Red Dirt Resistance: Oklahoma Educators As Agents of Change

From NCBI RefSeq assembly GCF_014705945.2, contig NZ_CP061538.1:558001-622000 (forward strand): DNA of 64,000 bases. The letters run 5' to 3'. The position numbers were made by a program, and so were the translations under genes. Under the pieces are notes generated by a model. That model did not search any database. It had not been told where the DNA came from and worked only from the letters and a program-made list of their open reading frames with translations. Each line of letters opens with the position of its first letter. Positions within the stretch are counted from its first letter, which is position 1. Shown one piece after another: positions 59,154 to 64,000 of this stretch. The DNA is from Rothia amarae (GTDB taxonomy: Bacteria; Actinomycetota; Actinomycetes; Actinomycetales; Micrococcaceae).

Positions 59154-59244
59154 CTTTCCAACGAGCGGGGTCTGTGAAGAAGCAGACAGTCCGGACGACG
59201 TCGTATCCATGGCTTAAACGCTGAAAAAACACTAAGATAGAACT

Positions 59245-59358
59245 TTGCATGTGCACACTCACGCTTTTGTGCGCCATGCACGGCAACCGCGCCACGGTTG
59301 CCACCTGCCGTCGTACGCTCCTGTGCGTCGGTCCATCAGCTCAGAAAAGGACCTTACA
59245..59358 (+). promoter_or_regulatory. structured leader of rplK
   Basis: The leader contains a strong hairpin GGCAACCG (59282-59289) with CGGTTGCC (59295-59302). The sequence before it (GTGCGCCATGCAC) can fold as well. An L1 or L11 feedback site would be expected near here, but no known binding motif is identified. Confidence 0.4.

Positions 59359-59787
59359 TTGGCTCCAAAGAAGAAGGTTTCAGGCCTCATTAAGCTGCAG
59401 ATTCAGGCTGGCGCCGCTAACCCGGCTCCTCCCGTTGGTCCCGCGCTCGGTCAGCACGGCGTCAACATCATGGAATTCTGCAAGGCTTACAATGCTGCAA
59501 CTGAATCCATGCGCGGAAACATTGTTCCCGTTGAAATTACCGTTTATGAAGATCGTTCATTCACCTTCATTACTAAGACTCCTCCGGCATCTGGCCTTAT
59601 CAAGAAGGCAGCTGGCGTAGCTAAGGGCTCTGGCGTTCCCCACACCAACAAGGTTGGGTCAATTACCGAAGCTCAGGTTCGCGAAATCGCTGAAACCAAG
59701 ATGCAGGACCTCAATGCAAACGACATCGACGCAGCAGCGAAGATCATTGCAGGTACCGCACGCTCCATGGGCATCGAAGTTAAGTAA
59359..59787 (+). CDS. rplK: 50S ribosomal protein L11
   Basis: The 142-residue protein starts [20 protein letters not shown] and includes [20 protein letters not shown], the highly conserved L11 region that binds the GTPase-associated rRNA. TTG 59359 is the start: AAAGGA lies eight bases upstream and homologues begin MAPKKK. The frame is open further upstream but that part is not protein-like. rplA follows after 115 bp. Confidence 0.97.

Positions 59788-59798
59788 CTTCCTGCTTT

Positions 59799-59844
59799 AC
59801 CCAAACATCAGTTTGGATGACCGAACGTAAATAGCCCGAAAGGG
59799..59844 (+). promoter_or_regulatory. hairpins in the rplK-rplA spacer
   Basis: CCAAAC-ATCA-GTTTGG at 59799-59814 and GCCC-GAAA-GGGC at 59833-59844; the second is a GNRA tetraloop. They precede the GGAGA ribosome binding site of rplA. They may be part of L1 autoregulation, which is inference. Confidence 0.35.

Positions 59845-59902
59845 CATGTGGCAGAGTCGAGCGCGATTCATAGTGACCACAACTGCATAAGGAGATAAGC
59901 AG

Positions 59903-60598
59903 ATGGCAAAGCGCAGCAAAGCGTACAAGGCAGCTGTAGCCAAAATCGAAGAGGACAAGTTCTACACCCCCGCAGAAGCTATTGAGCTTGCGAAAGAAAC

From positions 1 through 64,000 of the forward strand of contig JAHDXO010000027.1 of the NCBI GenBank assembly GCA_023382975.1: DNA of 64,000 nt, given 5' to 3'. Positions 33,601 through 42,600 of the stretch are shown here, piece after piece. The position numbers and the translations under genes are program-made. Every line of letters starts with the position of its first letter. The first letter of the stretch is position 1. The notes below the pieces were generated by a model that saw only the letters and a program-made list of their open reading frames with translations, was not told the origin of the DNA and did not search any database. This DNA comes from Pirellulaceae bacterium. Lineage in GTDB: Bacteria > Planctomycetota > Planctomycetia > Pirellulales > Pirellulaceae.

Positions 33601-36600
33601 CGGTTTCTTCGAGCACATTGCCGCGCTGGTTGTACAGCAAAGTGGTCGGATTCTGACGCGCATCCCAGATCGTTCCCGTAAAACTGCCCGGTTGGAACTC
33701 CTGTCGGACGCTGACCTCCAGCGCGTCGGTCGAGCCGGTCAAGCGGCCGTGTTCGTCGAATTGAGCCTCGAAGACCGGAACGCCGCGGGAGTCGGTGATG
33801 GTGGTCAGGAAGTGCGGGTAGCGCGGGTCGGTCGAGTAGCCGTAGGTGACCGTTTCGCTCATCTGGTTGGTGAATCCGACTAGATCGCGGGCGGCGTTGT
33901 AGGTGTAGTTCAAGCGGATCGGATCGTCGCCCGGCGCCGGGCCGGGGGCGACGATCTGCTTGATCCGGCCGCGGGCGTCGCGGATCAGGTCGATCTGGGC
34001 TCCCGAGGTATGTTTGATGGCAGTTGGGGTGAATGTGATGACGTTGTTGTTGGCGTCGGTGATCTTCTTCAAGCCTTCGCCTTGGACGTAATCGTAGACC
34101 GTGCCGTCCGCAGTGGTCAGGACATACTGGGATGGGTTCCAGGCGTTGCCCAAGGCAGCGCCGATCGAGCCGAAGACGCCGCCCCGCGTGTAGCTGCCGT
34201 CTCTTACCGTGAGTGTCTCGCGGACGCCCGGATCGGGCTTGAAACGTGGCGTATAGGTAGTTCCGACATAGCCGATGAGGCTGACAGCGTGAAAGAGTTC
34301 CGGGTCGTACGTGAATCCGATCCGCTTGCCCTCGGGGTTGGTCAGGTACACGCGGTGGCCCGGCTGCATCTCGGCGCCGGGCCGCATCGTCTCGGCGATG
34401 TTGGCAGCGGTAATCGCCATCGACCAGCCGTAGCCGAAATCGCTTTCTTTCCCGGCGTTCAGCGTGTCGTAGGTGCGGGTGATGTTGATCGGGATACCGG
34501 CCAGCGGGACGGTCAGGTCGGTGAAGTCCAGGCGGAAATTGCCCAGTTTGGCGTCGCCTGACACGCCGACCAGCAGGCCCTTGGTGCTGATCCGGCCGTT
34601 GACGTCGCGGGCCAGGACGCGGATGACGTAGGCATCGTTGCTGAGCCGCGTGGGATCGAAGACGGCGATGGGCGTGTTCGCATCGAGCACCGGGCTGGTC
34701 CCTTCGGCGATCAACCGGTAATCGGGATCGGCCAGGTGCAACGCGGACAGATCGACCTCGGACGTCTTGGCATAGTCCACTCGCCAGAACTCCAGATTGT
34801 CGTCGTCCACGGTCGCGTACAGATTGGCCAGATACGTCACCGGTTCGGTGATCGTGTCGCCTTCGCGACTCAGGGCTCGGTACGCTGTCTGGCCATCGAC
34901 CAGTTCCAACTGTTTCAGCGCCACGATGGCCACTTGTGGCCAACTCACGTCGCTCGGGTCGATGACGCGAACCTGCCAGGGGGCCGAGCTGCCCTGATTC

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This research explores narratives of women educators who work for change in their communities and position themselves as agents of change. Three large themes related to the educators' experiences emerged during the analysis. The first was that conservative spaces required extensive navigation as an educator agent of change. Within this theme are stories of self-silencing, navigating authoritarian boundaries, and the tension of tribal sovereignty and colonialism. The second major theme involved challenges with self-identification as an agent of change and a persistent self-evaluation of their actions in comparison to real models or stereotyped representations of activism. The third major theme, evident through thematic analysis, embodied issues of race and racism. The two white women participants demonstrated elements of embodying and resisting the educator stereotype, "Lady Bountiful" in their efforts to promote equity in education. Meiners' (2015) critiques this Lady Bountiful as a feminized teacher stereotype whose role is to promote assimilation into white, heteronormative, Christian society. Alternatively, the two women educators of color experienced various institutional and explicit racism in their professional lives as agents of change. The intersectionality of race, class, and gender in the women's narratives play out in the larger context of the conservative political ideology in Oklahoma. This research, while calling for the expansion of theorization of teacher activism, also implicates the need to examine the perpetuation of activist stereotypes and influences of activist teacher discourses in teacher education.
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